# Order topology

On a totally ordered set , one can naturally introduce a topology that is compatible with the order. This topology is called the order topology . Some terms from topology and metrics such as discrete , dense and complete can be transferred to orders.

## definition

Let a totally ordered set be given.This means that the two laws apply: ${\ displaystyle (X, <).}$ ${\ displaystyle a ( Transitivity ) either or or${\ displaystyle a ${\ displaystyle a = b}$ ${\ displaystyle b ( Trichotomy )

for all ${\ displaystyle a, b, c \ in X.}$ In order to avoid case distinctions at the edge of the interval, the set is first included in the set ${\ displaystyle X}$ ${\ displaystyle {\ overline {X}}: = \ left \ {- \ infty \ right \} \, \ cup _ {<} \, X \, \ cup _ {<} \, \ left \ {+ \ infty \ right \}}$ embedded and then the intervals are made by means of two limits${\ displaystyle a, b \ in {\ overline {X}}}$ ${\ displaystyle \ {x \ in X \, \ mid \, a educated. They are all subsets of and define the order topology as a basis in the following way: ${\ displaystyle X}$ The open sets of the order topology are the arbitrary, also infinite, union sets of such intervals.

Other, equivalent formulations:

• The order topology on is the coarsest topology in which the (open) intervals are open in the sense of the topology.${\ displaystyle X}$ • The (open) intervals form a basis of the order topology.

What is important is the "strict" property of the order relation, that is, without equality. This makes the intervals (in the manner of speaking of the rational or real numbers) open intervals - as opposed to the closed intervals that contain ${\ displaystyle <,}$ ${\ displaystyle \ leq}$ ${\ displaystyle \ {x \ in X \, \ mid \, a \ leq x \ leq b \} \; =: \; \ left [a, b \ right]}$ and are the complementary sets of open sets. E.g. is

${\ displaystyle \ left [a, b \ right] \; \; = \; \; X \, \ setminus \, {\ bigl (} \ left] - \ infty, b \ right [\, \ cup \, \ left] a, \ infty \ right [{\ bigr)}}$ .

If has neither minimum nor maximum, it coincides with the topological closure of in . ${\ displaystyle X}$ ${\ displaystyle {\ overline {X}}}$ ${\ displaystyle X}$ ${\ displaystyle {\ overline {X}}}$ An order topology fulfills the axiom of separation T 2 and is therefore Hausdorffian .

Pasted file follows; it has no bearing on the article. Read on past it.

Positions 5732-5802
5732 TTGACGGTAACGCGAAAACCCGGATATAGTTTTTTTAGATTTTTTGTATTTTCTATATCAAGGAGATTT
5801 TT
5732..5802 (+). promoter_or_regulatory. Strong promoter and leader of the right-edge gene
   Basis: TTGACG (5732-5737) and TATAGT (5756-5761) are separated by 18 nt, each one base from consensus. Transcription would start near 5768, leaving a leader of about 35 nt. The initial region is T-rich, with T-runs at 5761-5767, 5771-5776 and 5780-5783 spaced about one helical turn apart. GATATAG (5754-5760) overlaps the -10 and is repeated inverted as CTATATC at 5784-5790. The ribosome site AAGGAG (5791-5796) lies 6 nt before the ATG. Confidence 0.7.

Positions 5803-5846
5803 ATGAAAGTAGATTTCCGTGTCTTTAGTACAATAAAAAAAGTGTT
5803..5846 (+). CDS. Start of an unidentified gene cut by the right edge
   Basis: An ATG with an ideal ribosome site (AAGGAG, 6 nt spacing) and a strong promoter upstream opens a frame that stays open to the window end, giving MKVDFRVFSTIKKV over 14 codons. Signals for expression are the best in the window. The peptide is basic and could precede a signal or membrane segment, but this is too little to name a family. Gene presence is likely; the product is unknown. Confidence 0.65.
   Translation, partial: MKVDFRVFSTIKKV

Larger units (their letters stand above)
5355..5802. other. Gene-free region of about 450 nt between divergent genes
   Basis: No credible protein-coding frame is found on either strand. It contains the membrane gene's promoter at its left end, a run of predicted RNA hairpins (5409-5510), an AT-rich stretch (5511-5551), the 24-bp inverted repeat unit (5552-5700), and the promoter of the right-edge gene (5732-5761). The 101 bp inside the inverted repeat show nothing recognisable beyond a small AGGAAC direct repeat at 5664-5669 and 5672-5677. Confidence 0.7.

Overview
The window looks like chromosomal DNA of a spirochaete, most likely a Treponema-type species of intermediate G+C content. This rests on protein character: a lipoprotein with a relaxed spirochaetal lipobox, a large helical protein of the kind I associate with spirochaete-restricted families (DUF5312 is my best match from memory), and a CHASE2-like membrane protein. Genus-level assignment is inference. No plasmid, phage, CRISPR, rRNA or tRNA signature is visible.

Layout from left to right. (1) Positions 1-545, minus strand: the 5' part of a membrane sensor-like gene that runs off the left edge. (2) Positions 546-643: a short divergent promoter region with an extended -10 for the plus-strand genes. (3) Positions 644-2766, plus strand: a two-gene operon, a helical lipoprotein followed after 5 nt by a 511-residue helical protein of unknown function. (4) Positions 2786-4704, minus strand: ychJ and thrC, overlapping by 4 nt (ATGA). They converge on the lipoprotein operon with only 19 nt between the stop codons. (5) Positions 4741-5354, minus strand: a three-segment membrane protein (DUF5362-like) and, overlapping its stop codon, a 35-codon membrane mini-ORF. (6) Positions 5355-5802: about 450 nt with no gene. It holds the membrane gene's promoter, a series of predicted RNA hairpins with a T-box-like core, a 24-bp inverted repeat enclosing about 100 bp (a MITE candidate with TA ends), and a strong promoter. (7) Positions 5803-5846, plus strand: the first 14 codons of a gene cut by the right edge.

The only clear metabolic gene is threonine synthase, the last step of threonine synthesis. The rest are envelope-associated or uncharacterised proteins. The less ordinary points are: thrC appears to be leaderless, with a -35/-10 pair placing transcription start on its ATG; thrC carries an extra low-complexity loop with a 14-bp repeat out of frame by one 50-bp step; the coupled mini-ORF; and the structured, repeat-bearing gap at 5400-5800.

## Applications

The order topology can be used to describe some properties of orders topologically, here is always a strictly total ordered set: ${\ displaystyle (X, <)}$ • A non-empty, closed, bounded subset of contains its infimum and its supremum, insofar as they exist in. The latter is always the case if and only if the order is complete .${\ displaystyle S}$ ${\ displaystyle X}$ ${\ displaystyle X}$ • The order is called discrete if it is its order topology. Without topological terms, a discrete order can be characterized as follows:${\ displaystyle <}$ 1. Each element has a unique ancestor, unless it is a minimum of .${\ displaystyle X}$ 2. Each element has a unique successor unless it is maximum of .${\ displaystyle X}$ Due to the discrete order, the elements are clearly arranged like strings of pearls, but note the 6th example below.

• A subset of is dense in in the sense of order theory if there is always an element from with between two elements from . Is dense in itself in the sense of order theory, then is dense in in the sense of order theory if and only if dense in is in terms of the order topology.${\ displaystyle S}$ ${\ displaystyle X}$ ${\ displaystyle X}$ ${\ displaystyle a ${\ displaystyle X}$ ${\ displaystyle s}$ ${\ displaystyle S}$ ${\ displaystyle a ${\ displaystyle X}$ ${\ displaystyle S}$ ${\ displaystyle X}$ ${\ displaystyle S}$ ${\ displaystyle X}$ • A discretely ordered set is (except in the trivial case of a one-element set) never tightly ordered (in itself) and vice versa.
• Each dense in itself, strict total ordering can be combined with the method of Dedekind cuts in a proper full order to embed. In the article Dedekind's cut , this is shown using the example of rational numbers. This construction also works in orders whose order topology cannot be metrised.${\ displaystyle (X, <)}$ ${\ displaystyle ({\ hat {X}}, <)}$ ### Examples

The properties mentioned below always relate to the usual, natural order in the quantities:

1. The natural numbers are ordered discretely. Every natural number has a successor.
2. The whole numbers are ordered discretely. Every whole number has a predecessor and a successor.
The order topology is the discrete.
3. In the case of the real numbers with their usual arrangement , the order topology agrees with the usual topology (the real numbers as metric space ). The real numbers are order-complete.${\ displaystyle <}$ 4. The rational numbers are not fully ordered, but are closely ordered (in themselves).